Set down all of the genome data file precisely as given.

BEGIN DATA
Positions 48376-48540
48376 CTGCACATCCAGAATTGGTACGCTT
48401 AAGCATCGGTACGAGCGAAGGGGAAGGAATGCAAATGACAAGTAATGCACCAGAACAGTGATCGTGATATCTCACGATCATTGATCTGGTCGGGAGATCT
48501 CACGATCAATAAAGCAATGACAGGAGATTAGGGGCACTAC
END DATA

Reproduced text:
Positions 48376-48540
48376 CTGCACATCCAGAATTGGTACGCTT
48401 AAGCATCGGTACGAGCGAAGGGGAAGGAATGCAAATGACAAGTAATGCACCAGAACAGTGATCGTGATATCTCACGATCATTGATCTGGTCGGGAGATCT
48501 CACGATCAATAAAGCAATGACAGGAGATTAGGGGCACTAC